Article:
Why Did I Watch It? Lockdown film club selection
In middle America, a coffee shop owner with anger management issues fires his wife, Lulu, right as an old flame of hers comes to town. This is Beverly Luff Linn (two words), an… artist, possibly, who can only communicate via grunts, and who is going to perform…. something, for one magical night only. Aiding Lulu, sortof, is Colin, an earnest misfit who should’ve been named ‘Keith’, and who has never fully recovered.
After the niche cult acclaim for ‘The Greasy Strangler’, director Jim Hoskins returns with another strange and unusual universe of his own creation. Everything in AEWBLL is askew. The characters, Lulu excepted, are all different variations on grotesque; fat, old, weirdly proportioned, freakishly unattractive. They wear gaudy clothes from another era’s thrift store, and wigs that would have been out of place in any era. It is the theatre of the absurd, with every dial cranked to 11.
The tone is set in the opening scene; Steve Danger (Emile Hirsch) snarls at his coffee shop employees (one ancient, one overweight, both idiots), Lulu Danger (Aubrey Plaza) looks bored, someone ‘breakdances’ weirdly for no reason. Everything you need to know is right here; if you are chuckling at this point, and the film clearly has its fans, you will enjoy the rest.
I like absurdist humour, and the comedy of exaggeration, but this did not click for me. There is a one note-ness to the film that drains the life out of it; it only does one thing, and does it over and over. It’s like that Family Guy joke where Peter hurts his leg, only it lasts for two hours. Apart from Lulu, the characters are not real characters, they are so cartoonish that you could not invest in them even casually, which makes the whole charade kinda pointless. It is so relentlessly vacuous I wondered if THIS was the idea: a piece of outsider art, about the meaninglessness of doing anything. I could kinda get behind that, but I think I was just bored; inventing themes that were not present.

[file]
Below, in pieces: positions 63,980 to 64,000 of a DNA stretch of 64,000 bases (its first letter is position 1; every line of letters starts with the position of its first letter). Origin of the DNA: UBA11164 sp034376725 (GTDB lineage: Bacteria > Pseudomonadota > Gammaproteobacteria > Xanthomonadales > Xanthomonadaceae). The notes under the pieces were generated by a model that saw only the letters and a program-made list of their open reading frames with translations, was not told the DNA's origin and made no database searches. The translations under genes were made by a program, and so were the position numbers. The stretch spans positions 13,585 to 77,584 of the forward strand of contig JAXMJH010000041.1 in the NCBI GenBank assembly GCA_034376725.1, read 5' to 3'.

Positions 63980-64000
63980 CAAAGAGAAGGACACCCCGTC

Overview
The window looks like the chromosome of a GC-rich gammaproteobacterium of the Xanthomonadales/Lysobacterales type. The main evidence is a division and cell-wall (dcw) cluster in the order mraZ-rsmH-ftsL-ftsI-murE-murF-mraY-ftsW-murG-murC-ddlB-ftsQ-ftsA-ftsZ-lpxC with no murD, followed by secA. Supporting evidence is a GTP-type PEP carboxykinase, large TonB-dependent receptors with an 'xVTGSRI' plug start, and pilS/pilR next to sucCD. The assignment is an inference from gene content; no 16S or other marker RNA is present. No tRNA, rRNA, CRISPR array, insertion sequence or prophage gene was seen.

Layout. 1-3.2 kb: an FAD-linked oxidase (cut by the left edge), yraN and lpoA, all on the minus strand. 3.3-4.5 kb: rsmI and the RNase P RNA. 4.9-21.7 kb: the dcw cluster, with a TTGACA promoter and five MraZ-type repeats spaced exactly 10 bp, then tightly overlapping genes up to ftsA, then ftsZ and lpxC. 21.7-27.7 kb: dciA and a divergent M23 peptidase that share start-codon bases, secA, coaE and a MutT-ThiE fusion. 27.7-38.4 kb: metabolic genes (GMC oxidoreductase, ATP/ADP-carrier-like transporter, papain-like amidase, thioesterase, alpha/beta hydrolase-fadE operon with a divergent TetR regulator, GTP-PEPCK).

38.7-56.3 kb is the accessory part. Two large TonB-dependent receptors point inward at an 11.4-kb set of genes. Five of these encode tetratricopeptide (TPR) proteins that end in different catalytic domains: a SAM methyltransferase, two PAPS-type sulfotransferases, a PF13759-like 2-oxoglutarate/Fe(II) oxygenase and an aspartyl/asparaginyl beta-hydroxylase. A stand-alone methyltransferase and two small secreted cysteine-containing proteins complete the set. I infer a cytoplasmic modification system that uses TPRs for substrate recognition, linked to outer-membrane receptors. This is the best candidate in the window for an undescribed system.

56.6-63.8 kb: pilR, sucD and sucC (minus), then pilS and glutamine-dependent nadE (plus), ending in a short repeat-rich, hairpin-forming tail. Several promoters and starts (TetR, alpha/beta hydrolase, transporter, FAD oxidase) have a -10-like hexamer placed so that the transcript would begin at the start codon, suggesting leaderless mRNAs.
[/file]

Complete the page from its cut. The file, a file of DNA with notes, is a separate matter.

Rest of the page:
It picks up a little towards the end. The only thing I actually laughed at was BLL’s performance. Having postponed his ‘magical evening’ several times due to a stomach complaint, when he does actually take the stage there is an amusing bit of misdirection. The film has lead you to believe he will give a speech maybe, or read poetry, something highbrow. What he delivers instead are folksy singalong songs, which are quite funny.
The film also reaches for an emotional climax. Lulu had a fling with BLL years beforehand, and has fixated on him since. While she is still attracted to him, she is also married, and now has Colin following her like a love sick puppy. Trying to sort out this tangle will require some emotional development, and the film dramatically switches tones as the characters talk about their feelings. But not having invested in them properly earlier, the first 90 minutes sacrifices everything for the lols, makes this just feel like a cheap attempt to wrong foot the audience. It is BLL singing folk songs, only with the veneer or seriousness.
The whole film is like that. Strip away the bad costumes and wigs, and what is left: a very conventional story. A young woman turns her dream partner into this perfect, mythic figure, and ignores the dedicated guy by her side who really cares about her; Pretty in Pink with an ugly aesthetic. While this film might come across as original, all of that is on the surface. Real originality is more exciting when you have fresh and imaginative ideas, delivered with the seeming appearance of normalcy, creeping up on you like a Trojan Horse.
I did like it when they danced to ‘Words’ though.
And if you watch that opening scene and laugh, you’re in for a treat.